Christmas – Behind the Beard

by Kidman J. Williams

“It’s Christmas time pretty baby!” Who doesn’t get a warm feeling when Elvis Presley playfully declares that on the airwaves through your car speaker? Even if you aren’t a pretty baby, your cheeks get a little red and your body starts getting excited with the anticipation of all the presents you are going to get and give.

There are many people who have totally missed the spirit of the holiday with cynicism, miserliness, and a grumpy bah humbug demeanor. I’m not even including all the internet trolls that have something nasty to say about Jesus along with their annual bitch-a-thon about how Christmas was a pagan holiday that the Christians corrupted in order to convert them (of course they did) to the church.

When you were just a child you couldn’t wait to wake up on Christmas morning. You’d first run over to see if the fat jolly man ate your mom’s cookies (keep your mind out of the gutter) like it was some sort of substantial proof that he really was there. We would start shaking all the presents under the tree to figure out what Santa Claus may have brought us before your parents rolled out of bed because they had been wrapping all of them last night.

It was pure magic.

Then we all found out that Cringle wasn’t real. Some of us found out from our parents, some of us found out at school and got made fun of for still believing in Santa. I don’t still hold that heavy in my heart. Not at all PETER AQUAVIVA! You mangled turtle turd.

For a lot of people, Christmas just becomes another day. A day that sucks our wallets dry and drains our patience for humanity. We can thank mass marketing firms for that. But Christmas is supposed to do the opposite. It is supposed to rejuvenate our faith and our spirits. Also, it promotes us to be just a little more selfless.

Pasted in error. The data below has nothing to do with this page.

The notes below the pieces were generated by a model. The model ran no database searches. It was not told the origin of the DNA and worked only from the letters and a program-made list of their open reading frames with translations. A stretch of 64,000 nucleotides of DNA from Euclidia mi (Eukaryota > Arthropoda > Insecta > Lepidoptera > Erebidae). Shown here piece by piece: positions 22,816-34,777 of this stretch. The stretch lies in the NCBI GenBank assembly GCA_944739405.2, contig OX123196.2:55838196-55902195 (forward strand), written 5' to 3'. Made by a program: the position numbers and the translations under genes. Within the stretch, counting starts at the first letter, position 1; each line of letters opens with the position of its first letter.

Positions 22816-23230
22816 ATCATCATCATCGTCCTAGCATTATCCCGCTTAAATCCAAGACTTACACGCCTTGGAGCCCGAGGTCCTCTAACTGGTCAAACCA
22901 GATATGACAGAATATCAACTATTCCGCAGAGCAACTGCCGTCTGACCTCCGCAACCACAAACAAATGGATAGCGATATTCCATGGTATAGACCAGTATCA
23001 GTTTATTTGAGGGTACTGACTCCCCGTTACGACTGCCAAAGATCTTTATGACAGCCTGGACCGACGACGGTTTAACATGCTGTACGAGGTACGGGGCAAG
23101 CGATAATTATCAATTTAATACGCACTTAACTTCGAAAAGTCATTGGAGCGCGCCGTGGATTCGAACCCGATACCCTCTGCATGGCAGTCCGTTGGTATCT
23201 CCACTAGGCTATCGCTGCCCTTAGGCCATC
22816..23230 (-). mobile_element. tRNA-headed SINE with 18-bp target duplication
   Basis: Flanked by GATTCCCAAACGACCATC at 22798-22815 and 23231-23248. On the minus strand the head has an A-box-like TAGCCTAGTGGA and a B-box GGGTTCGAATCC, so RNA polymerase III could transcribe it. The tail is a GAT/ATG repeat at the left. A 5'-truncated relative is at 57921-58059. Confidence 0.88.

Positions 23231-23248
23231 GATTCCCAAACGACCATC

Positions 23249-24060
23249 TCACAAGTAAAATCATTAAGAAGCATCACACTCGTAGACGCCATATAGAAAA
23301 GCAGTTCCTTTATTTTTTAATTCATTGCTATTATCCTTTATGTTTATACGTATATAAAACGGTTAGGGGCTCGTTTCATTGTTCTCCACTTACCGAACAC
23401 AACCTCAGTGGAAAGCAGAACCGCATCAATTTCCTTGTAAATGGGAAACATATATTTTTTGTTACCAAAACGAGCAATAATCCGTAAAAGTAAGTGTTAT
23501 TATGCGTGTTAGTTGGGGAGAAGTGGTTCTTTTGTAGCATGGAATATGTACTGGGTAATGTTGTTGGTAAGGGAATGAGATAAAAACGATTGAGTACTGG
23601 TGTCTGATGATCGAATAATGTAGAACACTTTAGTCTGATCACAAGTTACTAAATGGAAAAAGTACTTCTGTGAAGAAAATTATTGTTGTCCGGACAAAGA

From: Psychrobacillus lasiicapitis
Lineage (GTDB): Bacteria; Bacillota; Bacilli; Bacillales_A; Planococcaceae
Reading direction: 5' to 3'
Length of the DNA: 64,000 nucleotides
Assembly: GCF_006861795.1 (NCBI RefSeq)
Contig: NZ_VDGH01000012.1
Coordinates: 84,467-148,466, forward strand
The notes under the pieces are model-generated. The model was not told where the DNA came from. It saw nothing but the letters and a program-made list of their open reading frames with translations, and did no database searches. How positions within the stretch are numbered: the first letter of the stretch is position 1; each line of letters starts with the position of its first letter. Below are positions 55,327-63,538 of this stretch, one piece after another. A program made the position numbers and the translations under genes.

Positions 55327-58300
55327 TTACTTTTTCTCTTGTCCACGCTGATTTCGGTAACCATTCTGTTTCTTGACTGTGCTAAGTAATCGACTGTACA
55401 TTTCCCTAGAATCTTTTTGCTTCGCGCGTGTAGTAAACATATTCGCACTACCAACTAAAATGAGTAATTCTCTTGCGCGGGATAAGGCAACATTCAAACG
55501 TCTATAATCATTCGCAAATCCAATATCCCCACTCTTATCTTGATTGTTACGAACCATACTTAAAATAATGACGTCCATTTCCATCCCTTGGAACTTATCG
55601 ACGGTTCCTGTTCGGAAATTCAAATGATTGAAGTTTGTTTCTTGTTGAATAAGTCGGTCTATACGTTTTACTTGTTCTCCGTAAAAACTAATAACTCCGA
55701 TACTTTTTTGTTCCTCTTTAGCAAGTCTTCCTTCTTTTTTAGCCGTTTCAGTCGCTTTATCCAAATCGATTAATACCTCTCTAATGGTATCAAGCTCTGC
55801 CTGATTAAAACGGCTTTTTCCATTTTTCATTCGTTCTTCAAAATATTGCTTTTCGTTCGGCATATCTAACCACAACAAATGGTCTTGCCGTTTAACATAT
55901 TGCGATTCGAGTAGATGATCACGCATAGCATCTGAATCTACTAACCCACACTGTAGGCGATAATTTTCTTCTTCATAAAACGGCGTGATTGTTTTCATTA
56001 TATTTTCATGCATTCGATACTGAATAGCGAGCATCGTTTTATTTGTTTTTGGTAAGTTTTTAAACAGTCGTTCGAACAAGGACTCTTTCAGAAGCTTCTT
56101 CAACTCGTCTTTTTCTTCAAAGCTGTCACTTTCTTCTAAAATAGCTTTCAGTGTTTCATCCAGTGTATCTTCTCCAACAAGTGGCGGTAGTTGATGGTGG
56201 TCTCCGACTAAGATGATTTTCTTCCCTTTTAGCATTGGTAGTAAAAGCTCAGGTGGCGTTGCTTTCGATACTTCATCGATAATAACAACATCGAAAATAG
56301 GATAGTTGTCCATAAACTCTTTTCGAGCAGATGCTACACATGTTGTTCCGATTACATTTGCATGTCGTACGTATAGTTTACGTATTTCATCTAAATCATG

We all know that Santa Claus and his many different names were manufactured from the Dutch and their Sinter Klaas (translated to Saint Nicholas). This Saint was not some fabled German toy maker. He was born in 280 A.D. in Patara. This was what we all know as Turkey now.

There are many stories of St. Nicholas. He wasn’t what you would think of when you think of the fat jolly man with the twinkle in his eye. Sure, they both had beards and were nice to children, but not in the same way that you would think. The king of the elves slaved away to give presents to all the children around the world. St. Nicholas was considerably different.

Two of his more popular stories were about the innkeeper and the story of the three daughters. First story goes, Saint Nick found the three kidnapped boys that the horrible shopkeeper murdered. He found the dismembered bodies inside some pickle barrels. What he did was nothing short of a miracle. He put the kid’s parts back together and resurrected them. This led to him becoming the Patron Saint of Children.

The second story is about a poor father with three daughters. Back in those days a father needed what was known as a dowery (the money, goods, or estate that a woman brings to her husband in marriage) to give. The poor man feared that without one his three young girls would turn to prostitution to get by. As the story goes, good old Saint Nick showed up with three bags of gold from an inheritance that he received for each of the girls and put them inside through an open window to save them from a life of hooking.

It is a true act of kindness and selflessness. The first story is just cool. If you want more details, you can find it.

There are different variations of the stories, but the main point is still the same. It comes down to acts of kindness and morality.

This holiday remember the true idea of Christmas. Understand that it isn’t about how Christmas began or how untrue it is, or how Jesus was actually born in June or not. It is about love and giving. And frankly, the way the last few years and couple presidents have gone we could use a little more love and selflessness, couldn’t we?